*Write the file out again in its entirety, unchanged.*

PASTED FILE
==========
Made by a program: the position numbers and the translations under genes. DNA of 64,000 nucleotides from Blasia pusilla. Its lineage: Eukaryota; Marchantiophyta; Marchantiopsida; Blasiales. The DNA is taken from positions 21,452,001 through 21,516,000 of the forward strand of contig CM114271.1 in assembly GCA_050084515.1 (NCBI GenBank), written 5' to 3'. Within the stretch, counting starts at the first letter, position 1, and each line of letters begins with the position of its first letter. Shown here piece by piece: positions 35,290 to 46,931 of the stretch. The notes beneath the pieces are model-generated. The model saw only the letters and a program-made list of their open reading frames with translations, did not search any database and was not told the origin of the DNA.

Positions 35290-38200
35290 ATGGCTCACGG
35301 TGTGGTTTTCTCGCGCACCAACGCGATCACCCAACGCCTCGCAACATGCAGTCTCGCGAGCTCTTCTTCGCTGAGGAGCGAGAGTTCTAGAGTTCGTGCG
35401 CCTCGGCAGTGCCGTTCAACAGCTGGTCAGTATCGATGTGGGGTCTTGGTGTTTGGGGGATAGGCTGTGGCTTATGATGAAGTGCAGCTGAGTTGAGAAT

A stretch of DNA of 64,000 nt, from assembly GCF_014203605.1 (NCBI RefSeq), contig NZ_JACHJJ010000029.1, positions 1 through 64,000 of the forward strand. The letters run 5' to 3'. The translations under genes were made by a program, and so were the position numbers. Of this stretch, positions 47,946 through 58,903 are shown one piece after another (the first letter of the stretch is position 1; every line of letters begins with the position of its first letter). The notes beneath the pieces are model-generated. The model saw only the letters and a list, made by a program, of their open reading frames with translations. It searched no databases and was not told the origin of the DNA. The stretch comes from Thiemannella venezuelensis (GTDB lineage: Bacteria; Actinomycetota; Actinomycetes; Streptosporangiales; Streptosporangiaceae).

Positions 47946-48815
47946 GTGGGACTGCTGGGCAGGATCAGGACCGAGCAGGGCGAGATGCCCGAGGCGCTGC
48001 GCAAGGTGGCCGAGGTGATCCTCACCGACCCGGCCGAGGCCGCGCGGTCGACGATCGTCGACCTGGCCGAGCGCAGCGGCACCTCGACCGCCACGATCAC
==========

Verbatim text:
Made by a program: the position numbers and the translations under genes. DNA of 64,000 nucleotides from Blasia pusilla. Its lineage: Eukaryota; Marchantiophyta; Marchantiopsida; Blasiales. The DNA is taken from positions 21,452,001 through 21,516,000 of the forward strand of contig CM114271.1 in assembly GCA_050084515.1 (NCBI GenBank), written 5' to 3'. Within the stretch, counting starts at the first letter, position 1, and each line of letters begins with the position of its first letter. Shown here piece by piece: positions 35,290 to 46,931 of the stretch. The notes beneath the pieces are model-generated. The model saw only the letters and a program-made list of their open reading frames with translations, did not search any database and was not told the origin of the DNA.

Positions 35290-38200
35290 ATGGCTCACGG
35301 TGTGGTTTTCTCGCGCACCAACGCGATCACCCAACGCCTCGCAACATGCAGTCTCGCGAGCTCTTCTTCGCTGAGGAGCGAGAGTTCTAGAGTTCGTGCG
35401 CCTCGGCAGTGCCGTTCAACAGCTGGTCAGTATCGATGTGGGGTCTTGGTGTTTGGGGGATAGGCTGTGGCTTATGATGAAGTGCAGCTGAGTTGAGAAT

A stretch of DNA of 64,000 nt, from assembly GCF_014203605.1 (NCBI RefSeq), contig NZ_JACHJJ010000029.1, positions 1 through 64,000 of the forward strand. The letters run 5' to 3'. The translations under genes were made by a program, and so were the position numbers. Of this stretch, positions 47,946 through 58,903 are shown one piece after another (the first letter of the stretch is position 1; every line of letters begins with the position of its first letter). The notes beneath the pieces are model-generated. The model saw only the letters and a list, made by a program, of their open reading frames with translations. It searched no databases and was not told the origin of the DNA. The stretch comes from Thiemannella venezuelensis (GTDB lineage: Bacteria; Actinomycetota; Actinomycetes; Streptosporangiales; Streptosporangiaceae).

Positions 47946-48815
47946 GTGGGACTGCTGGGCAGGATCAGGACCGAGCAGGGCGAGATGCCCGAGGCGCTGC
48001 GCAAGGTGGCCGAGGTGATCCTCACCGACCCGGCCGAGGCCGCGCGGTCGACGATCGTCGACCTGGCCGAGCGCAGCGGCACCTCGACCGCCACGATCAC